$170 million judgment debt: A future NDC gov’t will investigate and punish culprits – Sammy Gyamfi


The communications officer of the National Democratic congress has asserted that a future NDC government will investigate and punish all officials of the NPP administration who are involved in the GPGC 170 million dollars’ judgement debt.

Addressing a press conference at the party headquarters in Accra on Monday 28th June, 2021, Mr. Gyamfi said the NDC as a party “are very sad that all of us as Ghanaians will have to cough up this colossal amount of money, USD$170 million, which is equivalent to GHS1.2 billion cedis or 10.2 trillion Old Ghana cedis and which accrues interest daily, compounded on a monthly basis. This colossal amount could have been channeled into the construction of thousands of dormitories and classroom blocks to end the obnoxious double-track system which is
undermining the quality of secondary and tertiary education in the country, or the provision hospital beds and other facilities to end the much-dreaded no-bed syndrome which is claiming so many precious lives”.

Mr. Gyamfi stated “alternatively, this huge sum of money could have been used to build roads and for other useful projects that would have created jobs and improved the wellbeing of Ghanaians. The perpetrators of this evil must not go unpunished”.

The NDC emphasised that the decision of the NPP led government to cancel the Ghana Power Generation Company (GPGC) contract on the basis of excess power capacity charges is false.

“The question we want to ask those who keep disturbing our ears with this propaganda about excess capacity charges is; why has the Akufo-Addo/Bawumia government extended the duration of the Karpower PPA executed by the NDC/Mahama government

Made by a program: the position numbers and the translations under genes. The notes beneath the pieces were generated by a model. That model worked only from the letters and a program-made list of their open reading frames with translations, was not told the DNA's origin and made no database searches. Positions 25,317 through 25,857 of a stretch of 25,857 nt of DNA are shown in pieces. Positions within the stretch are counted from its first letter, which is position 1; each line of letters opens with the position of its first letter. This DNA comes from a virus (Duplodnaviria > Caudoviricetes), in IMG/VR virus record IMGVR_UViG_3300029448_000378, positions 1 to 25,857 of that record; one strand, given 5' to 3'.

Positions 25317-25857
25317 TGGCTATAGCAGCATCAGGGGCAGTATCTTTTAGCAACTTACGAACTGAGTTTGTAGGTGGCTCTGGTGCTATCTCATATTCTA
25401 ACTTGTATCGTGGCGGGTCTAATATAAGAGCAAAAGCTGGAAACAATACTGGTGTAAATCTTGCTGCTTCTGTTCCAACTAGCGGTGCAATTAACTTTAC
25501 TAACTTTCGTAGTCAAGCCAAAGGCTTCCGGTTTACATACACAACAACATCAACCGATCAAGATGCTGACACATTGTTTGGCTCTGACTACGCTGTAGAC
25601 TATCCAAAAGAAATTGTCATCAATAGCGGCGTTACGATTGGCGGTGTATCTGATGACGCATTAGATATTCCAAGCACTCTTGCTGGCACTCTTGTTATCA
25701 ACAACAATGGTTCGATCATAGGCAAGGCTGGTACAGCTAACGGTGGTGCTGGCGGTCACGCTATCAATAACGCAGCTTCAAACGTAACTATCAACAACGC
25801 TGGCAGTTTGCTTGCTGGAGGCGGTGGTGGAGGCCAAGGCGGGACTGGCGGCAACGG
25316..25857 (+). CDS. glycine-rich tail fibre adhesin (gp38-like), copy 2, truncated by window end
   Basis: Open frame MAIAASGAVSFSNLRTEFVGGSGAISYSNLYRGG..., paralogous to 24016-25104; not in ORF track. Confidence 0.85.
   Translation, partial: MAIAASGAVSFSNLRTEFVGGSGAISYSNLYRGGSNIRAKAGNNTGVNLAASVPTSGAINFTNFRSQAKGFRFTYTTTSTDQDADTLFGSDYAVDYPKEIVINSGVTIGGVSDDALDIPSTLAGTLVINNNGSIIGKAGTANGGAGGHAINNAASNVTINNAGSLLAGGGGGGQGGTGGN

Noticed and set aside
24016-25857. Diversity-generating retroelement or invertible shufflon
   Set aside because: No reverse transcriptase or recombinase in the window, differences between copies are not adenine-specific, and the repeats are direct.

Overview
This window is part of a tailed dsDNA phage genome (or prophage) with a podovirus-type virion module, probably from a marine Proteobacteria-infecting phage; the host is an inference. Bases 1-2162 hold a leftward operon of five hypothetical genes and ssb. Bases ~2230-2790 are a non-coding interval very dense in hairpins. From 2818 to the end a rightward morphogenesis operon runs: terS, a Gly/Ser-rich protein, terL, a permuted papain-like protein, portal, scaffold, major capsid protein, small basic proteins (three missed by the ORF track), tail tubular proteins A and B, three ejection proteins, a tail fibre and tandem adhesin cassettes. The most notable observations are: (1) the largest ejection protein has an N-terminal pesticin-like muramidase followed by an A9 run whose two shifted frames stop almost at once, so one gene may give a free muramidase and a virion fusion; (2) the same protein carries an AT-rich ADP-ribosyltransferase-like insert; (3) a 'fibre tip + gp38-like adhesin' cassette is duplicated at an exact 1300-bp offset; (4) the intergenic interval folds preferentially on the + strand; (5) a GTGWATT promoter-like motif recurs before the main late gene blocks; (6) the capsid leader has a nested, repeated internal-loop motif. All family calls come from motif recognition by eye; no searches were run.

from 10-20 years and that of Cenpower from 5-10 years if the claim about excess capacity charges is true? The NDC stated.

In what appears as an intriguing revelation Mr. Sammy Gyamfi stressed, “the Minister for Energy, Mathew Opoku Prempeh, asked for Ghana to increase its generational capacity. As we speak, a steel manufacturing company in Ghana,
B5 Limited, which is currently the biggest in Africa, is operating at 30% capacity due to lack of power. Where then lies the claim that Ghana is paying for power we don’t need?

In conclusion he said, “friends from the media, even if the Akufo-Addo/Bawumia government thought that the country didn’t need the 107MW of installed capacity the GPGC EPA was supposed to provide or that the country could not export same for revenue as the Mahama administration had planned, the wisest thing for them to have done was to have negotiated and deferred the implementation of the Agreement, just as they claim to have done in the case of four (4) other PPAs.

Terminating the Agreement on the basis of contrived reasons which they knew could not be sustained and could potentially occasion a judgement debt
and financial loss to the state was not an option. After all, the maintenance and
performance of the Agreement would have caused the nation only USD$99.6 million, with the possibility of the State exporting same for revenue”.



By: Agaatorne Douglas Asaah/RiddimsGhana



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